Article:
The Forum for Architecture, Culture and Spirituality hosted its 2016 International Symposium in the town of New Harmony, Indiana, whose origins can be traced to the religious and secular utopianism of Georg Rapp and Robert Owen. The central theme of ACS8 was utopia as an idea and ideal, real and imagined, in all of its ramifications for architecture and the built environment, culture, politics, and spirituality. We sought to reflect on utopias past, to explore utopia in the presence of reality, and to speculate on how designers can take up utopian ideas and action in the future.
The Eighth Annual Meeting of the Forum took place June 23-26, 2016 at Macleod Barn Abbey in the historic town of New Harmony, Indiana (population 915). Amid the thirty historic buildings left behind by the two communities are a number of cutting edge sites of modern architecture and landscape commissioned by Jane Blaffer Owen. New Harmony is located on the Wabash River in Southwest, Indiana, about two hours from Lambert-St. Louis International Airport (156 miles from New Harmoy)). Surrounded by cornfields, the agrarian environment made the ideal setting to explore the conference theme in a place that juxtaposes high civic aspirations with the realities of a mediated natural world. New Harmony is a work-in-progress for Utopian ideas.
As in the past, the symposium was structured around several subtopics focusing on various aspects of the general theme, and paper proposals were carefully evaluated to ensure an atmosphere conducive to personal connections and in-depth dialogue. Optional meditation was offered each morning and there was some free time for connecting to oneself, other people, and the surroundings. A Pre-conference Worskhop: Sitting: does it belong in Utopia? by Galen Cranz (UC Berkeley) and Chelsea Rushton (University of Calgary) offered participants preparation for attentive engagement. Opening night, Ben Nicholson (Art Institute of Chicago) and Michelangelo Sabatino (Illinois Institute of Technology) gave a preview of their forthcoming book on modern architecture, landscape, and preservation in twentieth-century New Harmony. Another evening was filled by a keynote address by Donald Pitzer (University of Southern Indiana) “New Harmony’s Utopian Foundation,” followed by a reading by Nancy Mangum McCaslin editor of Jane Blaffer Owen’s Like a River, Not a Lake: A Memoir. Ben Nicholson lectured on labyrinths (complementing a candlelight visit to New Harmony Labyrinth). Together we toured New Harmony including historic architecture, gardens, and landscapes, and contemporary sites including Philip Johnson’s Roofless Church, Richard Meier’s Atheneum, and Zion & Breen’s Paul Tillich Park.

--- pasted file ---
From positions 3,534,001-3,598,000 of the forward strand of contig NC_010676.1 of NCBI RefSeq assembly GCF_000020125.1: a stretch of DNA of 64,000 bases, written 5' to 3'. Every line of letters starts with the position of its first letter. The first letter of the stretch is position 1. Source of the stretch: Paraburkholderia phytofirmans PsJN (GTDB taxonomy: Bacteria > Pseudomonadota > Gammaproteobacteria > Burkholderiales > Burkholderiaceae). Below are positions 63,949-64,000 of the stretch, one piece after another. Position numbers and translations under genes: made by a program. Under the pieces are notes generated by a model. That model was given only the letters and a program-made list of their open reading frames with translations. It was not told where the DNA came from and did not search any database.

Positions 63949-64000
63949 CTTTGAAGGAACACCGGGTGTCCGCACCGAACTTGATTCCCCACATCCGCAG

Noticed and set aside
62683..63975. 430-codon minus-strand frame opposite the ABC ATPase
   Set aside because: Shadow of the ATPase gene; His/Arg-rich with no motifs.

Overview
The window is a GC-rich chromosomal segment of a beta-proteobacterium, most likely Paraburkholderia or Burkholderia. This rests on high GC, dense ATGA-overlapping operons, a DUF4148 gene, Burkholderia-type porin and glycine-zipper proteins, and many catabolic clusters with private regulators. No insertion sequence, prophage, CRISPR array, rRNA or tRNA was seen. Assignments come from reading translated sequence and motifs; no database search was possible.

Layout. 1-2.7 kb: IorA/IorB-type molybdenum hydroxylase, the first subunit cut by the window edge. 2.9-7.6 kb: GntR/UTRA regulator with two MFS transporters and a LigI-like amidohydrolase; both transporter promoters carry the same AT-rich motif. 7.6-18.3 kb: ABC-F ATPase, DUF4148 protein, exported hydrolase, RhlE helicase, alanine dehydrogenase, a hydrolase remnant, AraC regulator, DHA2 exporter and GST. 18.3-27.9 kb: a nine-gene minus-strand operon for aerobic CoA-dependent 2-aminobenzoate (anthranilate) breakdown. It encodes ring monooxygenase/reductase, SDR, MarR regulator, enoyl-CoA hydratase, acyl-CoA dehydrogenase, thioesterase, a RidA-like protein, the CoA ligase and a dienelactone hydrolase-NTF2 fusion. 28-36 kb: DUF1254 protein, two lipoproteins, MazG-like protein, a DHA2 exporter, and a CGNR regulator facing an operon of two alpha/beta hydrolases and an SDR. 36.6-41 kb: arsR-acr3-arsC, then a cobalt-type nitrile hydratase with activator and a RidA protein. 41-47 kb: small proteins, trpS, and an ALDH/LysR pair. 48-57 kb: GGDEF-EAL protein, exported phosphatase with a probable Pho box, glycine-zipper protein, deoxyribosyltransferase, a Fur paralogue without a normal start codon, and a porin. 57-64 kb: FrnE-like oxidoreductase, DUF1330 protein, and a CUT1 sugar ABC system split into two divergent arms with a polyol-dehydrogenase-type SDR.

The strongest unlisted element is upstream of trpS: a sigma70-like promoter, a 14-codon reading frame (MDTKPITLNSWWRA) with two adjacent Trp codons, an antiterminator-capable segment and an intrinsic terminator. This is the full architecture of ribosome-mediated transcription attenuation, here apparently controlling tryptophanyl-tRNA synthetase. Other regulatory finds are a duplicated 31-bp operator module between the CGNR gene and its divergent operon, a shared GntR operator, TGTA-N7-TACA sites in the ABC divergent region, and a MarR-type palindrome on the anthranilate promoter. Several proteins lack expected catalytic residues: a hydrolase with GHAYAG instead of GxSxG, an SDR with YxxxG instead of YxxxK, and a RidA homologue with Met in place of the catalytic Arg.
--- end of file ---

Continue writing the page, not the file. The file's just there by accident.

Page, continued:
The Architecture, Culture and Spirituality Forum is an international scholarly group established in 2007 to advance the development and dissemination of architectural and interdisciplinary scholarship, research, practice, and education on the significance, experience, and meaning of the built environment.
“The futile, petty disputes between men and nations, about matters of no real interest to the well-being of society, would cease, a new spirit of equity, justice, charity, and kindness, would be created, and pervade the population of the world.”
Robert Owen, The Book of the New Moral World (1844)
These thematic sessions offered participants an opportunity to explore the role that utopian thought and action has played in shaping architecture, the built environment, culture, politics, and spirituality across time and space, and to speculate on how utopian ideas and ideals can continue to inspire design from the micro to the macro scale. Together we explored the implications of Utopia, Architecture, and Spirituality with both contemporary and historic perspectives in order to generate a varied and broad discussion.
Athought specific thematics sessions (within the Symposium Topic) were labeled according to the accepted proposals, a list of possible themes were provided in order to advance the conversations even further: New World vs Old World Utopias; Utopian Design; Urban vs Rural Utopias; Utopia and Architecture; Religious vs Secular Utopias; Utopia and Agriculture; Spirituality, Nature and Landscape; Writing Utopia; Modern Architecture and Spirituality; Architecture, Science and Faith; Green Utopia; Digital Utopias; Utopia and Craft; Preservation and Tourism.
As in prior ACS Symposia, proposals that considered issues outside this particular Symposium Topic but still relevant to ACS concerns, were welcome and, if accepted in the peer-review process, included in a specially created session.
(Thursday 23 June, 10:00am to 12Noon)
Galen Cranz & Chelsea Rushton
Bodies are designed for movement; the best posture is the next posture. How, then, can we cope with a contemporary sedentary culture whose architecture (the classroom, the library, the conference hall, the office, the restaurant, the sanctuary, the car) requires us to sit in positions that do not support our bodies’ individual alignments?
This workshop, informed by the Alexander Technique and traditions of classical and hatha yoga, offered techniques to activate and mobilize the spine when we must be seated, to remediate ill effects of sedentary behaviour on the body, and to find practical and sustainable alternatives to chair sitting.